The key event this week will be the meeting of the Bank of England’s Monetary Policy Committee on Thursday. BoE Governor Mark Carney – now five years into his term of office – was memorably called an ‘unreliable boyfriend’ by the former Chairman of the influential UK Treasury Select Committee, Andrew Tyrie. This was a reference to his frequent unfulfilled promises to raise UK interest rates but then never to deliver on them. Although the macroeconomic background for post-Brexit Britain is far from encouraging, the Governor and his committee have effectively been boxed into a corner by his recent warnings about the need to raise interest rates to deal with rising inflation. His predecessor Mervyn King had been quite content to allow CPI to rise to 5.2% y/y without raising rates but Mr. Carney’s credibility risks being shot through if he doesn’t deliver on his latest threat. UK interest rate markets currently reflect a 90% probability of a 25bp hike on Thursday and though the announcement might well see a short-term blip higher, this could be very much a case of “buy the mystery, sell the history”. GBP/AUD powered more than 3 cents higher last week but with all the good news seemingly in the price, Wednesday’s high of 1.7222 will be a tough one to crack. With GBP/USD stuck below all of its main moving averages, GBP will need some positive Brexit news to capitalize on a well-discounted rate hike.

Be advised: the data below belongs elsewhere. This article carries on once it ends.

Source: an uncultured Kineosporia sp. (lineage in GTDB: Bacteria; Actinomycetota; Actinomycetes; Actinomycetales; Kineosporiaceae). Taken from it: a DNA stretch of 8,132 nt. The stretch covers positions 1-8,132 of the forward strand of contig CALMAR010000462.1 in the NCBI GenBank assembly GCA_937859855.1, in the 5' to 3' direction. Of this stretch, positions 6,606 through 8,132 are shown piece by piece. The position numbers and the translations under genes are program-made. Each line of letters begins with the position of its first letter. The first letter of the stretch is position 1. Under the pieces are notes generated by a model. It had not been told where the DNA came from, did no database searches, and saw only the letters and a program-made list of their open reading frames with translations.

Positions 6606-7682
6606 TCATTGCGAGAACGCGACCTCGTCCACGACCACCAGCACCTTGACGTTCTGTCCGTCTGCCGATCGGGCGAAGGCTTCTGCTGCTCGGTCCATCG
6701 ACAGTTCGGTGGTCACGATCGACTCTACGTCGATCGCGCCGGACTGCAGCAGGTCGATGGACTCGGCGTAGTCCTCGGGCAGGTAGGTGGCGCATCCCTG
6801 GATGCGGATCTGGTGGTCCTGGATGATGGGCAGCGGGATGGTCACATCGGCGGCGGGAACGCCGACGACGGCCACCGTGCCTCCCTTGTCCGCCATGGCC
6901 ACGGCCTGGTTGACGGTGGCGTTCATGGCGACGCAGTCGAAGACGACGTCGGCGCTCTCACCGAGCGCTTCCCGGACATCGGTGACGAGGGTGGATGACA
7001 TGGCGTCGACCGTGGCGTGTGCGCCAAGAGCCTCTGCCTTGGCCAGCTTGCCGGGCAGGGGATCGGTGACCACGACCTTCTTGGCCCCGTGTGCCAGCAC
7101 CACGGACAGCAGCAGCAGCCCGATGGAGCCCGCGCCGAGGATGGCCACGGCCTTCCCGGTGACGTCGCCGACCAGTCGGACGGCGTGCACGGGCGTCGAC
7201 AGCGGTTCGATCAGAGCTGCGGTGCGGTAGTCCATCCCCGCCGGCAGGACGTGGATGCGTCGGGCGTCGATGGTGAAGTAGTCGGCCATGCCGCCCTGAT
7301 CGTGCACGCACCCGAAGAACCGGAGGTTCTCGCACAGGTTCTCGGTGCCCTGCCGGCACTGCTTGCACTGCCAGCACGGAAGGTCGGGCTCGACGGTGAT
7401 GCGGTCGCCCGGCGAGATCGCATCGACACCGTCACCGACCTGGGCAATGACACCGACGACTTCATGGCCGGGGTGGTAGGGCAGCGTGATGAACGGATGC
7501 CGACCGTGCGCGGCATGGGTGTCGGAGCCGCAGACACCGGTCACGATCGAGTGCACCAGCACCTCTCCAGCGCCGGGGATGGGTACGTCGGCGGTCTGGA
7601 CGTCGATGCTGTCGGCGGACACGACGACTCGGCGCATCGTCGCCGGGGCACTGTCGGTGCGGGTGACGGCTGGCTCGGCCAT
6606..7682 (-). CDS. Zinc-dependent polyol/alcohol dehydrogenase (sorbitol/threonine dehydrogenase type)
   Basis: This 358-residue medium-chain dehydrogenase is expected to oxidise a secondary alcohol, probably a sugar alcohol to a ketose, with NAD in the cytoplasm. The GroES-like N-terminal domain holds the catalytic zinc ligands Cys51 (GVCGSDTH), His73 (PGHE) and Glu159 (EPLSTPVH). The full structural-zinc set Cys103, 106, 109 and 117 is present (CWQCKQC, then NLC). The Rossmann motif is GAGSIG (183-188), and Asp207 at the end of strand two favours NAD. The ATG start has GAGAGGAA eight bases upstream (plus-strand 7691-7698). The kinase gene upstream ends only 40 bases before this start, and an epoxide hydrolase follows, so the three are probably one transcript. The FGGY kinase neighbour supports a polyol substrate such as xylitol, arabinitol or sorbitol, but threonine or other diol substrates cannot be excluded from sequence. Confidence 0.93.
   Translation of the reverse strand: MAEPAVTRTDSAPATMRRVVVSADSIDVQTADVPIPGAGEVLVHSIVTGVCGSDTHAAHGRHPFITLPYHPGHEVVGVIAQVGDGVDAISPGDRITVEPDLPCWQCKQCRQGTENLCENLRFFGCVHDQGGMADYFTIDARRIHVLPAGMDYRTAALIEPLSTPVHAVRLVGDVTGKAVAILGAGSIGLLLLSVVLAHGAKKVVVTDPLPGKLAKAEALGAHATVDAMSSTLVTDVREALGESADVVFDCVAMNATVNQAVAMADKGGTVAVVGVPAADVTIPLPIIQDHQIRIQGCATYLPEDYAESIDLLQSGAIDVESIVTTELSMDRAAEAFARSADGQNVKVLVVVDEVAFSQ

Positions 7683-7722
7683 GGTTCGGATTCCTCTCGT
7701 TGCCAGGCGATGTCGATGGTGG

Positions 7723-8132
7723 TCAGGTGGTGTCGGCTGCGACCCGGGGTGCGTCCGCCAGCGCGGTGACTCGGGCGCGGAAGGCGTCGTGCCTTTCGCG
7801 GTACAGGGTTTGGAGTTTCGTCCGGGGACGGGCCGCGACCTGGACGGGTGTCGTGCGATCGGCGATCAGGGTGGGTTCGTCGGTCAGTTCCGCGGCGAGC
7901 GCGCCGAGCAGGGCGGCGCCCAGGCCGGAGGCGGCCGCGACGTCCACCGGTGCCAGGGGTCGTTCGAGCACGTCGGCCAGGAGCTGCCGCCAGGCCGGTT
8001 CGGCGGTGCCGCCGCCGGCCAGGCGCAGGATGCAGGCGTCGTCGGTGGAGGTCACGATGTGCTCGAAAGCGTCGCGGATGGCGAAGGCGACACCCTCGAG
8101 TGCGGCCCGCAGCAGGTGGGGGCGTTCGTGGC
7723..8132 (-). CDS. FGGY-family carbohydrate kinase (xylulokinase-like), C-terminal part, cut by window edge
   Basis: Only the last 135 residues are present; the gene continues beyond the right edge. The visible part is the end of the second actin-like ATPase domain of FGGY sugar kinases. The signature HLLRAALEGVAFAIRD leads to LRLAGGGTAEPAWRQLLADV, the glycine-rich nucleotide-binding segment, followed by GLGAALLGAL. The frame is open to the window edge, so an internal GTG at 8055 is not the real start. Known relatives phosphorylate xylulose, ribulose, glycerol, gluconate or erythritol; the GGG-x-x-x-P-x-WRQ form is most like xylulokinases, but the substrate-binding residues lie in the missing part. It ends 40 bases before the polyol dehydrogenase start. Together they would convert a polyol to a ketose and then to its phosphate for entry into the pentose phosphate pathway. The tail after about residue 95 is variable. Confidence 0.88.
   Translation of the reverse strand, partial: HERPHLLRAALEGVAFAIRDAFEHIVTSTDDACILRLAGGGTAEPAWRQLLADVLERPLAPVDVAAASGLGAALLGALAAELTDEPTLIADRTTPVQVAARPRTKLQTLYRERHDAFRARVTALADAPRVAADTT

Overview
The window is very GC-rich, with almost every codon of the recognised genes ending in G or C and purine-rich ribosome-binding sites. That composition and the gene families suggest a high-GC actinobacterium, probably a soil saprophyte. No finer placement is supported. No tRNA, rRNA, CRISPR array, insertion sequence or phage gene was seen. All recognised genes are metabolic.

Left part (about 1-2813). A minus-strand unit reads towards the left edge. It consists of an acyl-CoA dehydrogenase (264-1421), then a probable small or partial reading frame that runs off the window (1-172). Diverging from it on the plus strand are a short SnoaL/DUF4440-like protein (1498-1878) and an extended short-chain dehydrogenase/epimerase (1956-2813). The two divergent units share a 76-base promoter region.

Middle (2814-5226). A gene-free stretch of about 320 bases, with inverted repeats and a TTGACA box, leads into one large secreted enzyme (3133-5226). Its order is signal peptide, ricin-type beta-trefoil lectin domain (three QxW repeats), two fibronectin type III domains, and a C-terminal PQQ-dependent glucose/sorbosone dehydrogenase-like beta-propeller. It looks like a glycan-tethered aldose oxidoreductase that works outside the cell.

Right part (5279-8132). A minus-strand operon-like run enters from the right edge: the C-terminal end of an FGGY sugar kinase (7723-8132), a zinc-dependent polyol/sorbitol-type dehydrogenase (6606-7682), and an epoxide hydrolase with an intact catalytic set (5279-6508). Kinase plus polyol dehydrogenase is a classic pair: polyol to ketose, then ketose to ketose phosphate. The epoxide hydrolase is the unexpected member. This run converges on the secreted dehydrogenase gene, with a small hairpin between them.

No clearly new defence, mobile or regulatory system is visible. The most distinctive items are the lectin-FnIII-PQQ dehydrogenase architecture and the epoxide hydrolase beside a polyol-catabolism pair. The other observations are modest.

Has the US Dollar finally turned its long-awaited corner? Q3 GDP figures last Friday may have been flattered by a positive contribution from inventories but two back-to-back quarters of 3% growth effectively cemented the case for a Fed rate hike in December. With the prospects for tax reform also looking pretty favourable, it seems that the announcement of President Trump’s choice to succeed Dr Yellen at the helm of the Federal Reserve Bank will be received this week in similarly positive fashion. We shouldn’t underestimate the power of momentum in foreign exchange markets and from a position just a few months ago when many investors had thrown in the towel on the USD, suddenly the US Dollar seems to be the only game in town. Latest readings from the ISM on manufacturing and service sector activity should be at or close to cycle highs whilst October’s non-farm payrolls on Friday should see a strong rebound from last month’s hurricane distortions. Thus far, the dollar’s rally has taken it only back to the levels of mid-July and if it doesn’t dampen enthusiasm in equity markets, then neither the Fed nor the White House are likely to worry about it continuing.